Together with UCL, the BLE partner Colleges participated in the 2017 Jisc Digital Student Tracker Survey back in March of this year to collect feedback about our student's experiences of digital learning - both personally and at their respective Colleges. In total, 74 institutions across the UK education sector ran the Tracker, which elicited 22,593 individual student responses; while 10 international universities collected an additional 5,000 responses.
In Bloomsbury, the Tracker had to compete for student attention alongside other institutional surveys, such as the National Student Survey. This meant that the time available to run it was tight (only a month) and we therefore felt that since our individual sample sizes would be too small, we would join forces and conduct it as a consortium. It turned out that ours was the only consortium-approach in the UK. We treated the survey as a pilot and advertised it via a link on each College’s Moodle landing page as well as organising some social media promotion via the Colleges' library and student union Twitter and Facebook accounts. The survey generated 330 responses, which given our constraints was much more than we expected.
The survey comprised four broad areas: digital access, support, activities and learning. Most questions were quantitatively recorded, but there were four open questions, which produced qualitative data. We were also able to choose two additional questions to the survey, and we selected e-assessment, since that was a previous shared enhancement project (see www.bloomsbury.ac.uk/assessment) and Moodle, since all members of the consortium use the platform for their Virtual Learning Environment (VLE).
Once the survey had closed and we were granted access to Jisc's national benchmarking report, we ran a workshop in July for representatives at each of the Colleges. It was during this session that we started to explore and analyse the results corresponding to the survey’s open questions. The workshop facilitated interesting discussions over commonalities and potential implications.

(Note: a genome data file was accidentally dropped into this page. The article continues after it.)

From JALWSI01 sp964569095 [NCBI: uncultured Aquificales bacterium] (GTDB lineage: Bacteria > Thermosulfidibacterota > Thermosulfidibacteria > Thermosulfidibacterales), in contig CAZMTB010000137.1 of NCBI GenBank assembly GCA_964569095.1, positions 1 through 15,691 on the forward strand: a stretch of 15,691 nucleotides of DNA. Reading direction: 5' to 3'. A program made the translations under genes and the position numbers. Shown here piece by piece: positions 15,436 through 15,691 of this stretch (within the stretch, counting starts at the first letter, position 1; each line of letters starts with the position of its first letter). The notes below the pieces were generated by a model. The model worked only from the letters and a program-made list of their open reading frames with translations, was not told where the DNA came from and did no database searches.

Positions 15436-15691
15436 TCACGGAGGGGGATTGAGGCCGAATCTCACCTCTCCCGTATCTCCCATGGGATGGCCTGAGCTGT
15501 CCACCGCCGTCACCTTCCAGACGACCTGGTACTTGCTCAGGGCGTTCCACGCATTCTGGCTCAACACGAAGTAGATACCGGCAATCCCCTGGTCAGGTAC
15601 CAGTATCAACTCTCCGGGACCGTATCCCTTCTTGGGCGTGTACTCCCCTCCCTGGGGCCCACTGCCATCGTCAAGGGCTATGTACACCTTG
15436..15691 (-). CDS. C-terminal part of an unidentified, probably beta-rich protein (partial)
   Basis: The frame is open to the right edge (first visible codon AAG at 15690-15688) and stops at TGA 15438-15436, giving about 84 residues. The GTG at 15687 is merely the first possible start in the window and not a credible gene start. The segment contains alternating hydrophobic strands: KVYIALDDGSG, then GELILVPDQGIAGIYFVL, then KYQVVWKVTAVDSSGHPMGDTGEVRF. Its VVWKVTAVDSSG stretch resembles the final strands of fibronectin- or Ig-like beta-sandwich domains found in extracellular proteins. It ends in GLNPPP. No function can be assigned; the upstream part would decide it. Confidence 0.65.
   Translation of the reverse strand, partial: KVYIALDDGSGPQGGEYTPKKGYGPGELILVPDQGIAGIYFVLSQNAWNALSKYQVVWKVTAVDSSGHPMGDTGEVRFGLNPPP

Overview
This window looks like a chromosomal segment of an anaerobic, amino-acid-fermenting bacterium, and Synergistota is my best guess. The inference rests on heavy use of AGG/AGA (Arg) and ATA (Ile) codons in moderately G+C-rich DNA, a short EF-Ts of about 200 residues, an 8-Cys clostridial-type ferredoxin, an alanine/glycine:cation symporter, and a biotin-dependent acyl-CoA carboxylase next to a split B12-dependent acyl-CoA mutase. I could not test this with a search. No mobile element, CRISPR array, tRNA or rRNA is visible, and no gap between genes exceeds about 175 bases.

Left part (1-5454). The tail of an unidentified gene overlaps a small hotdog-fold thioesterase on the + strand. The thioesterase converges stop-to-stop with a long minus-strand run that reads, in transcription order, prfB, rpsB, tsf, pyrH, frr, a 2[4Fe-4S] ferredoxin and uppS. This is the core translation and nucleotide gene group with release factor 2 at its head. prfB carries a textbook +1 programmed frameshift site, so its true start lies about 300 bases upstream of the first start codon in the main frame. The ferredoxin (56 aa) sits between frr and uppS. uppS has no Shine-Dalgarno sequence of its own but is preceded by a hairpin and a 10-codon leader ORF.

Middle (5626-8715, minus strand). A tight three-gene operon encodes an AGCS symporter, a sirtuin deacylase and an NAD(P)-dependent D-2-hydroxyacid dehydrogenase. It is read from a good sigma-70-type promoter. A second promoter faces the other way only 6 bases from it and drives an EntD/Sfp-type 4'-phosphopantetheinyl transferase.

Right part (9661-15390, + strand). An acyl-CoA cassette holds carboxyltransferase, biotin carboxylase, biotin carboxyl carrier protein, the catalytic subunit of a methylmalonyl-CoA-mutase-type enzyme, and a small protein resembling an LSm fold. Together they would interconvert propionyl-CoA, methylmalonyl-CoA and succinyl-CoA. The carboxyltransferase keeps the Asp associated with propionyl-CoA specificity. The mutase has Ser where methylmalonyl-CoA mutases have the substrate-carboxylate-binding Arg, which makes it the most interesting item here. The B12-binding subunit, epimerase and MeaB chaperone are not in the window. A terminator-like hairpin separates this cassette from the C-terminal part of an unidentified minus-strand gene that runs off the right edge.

Moira Wright, UCL's Digital Literacy Officer and myself, have been working to produce a report
Although the sample size collected by the Bloomsbury Colleges was small and not statistically viable, there is much we can extract and learn from this exercise. For the most part, our collective responses tended to fall within the margins set by the national survey population, which means we are all at a similar phase in our student’s digital capability and development.
In the next few weeks, the final report will be delivered to key members of staff within the Colleges - and we're hoping to make a generic version publicly available. For now, you are welcome to view the key findings from Jisc in this two page report, 'Student digital experience tracker at a glance' or the longer report, available here. Finally, you can see this collection of case studies, which features the Bloomsbury Colleges consortium, here.
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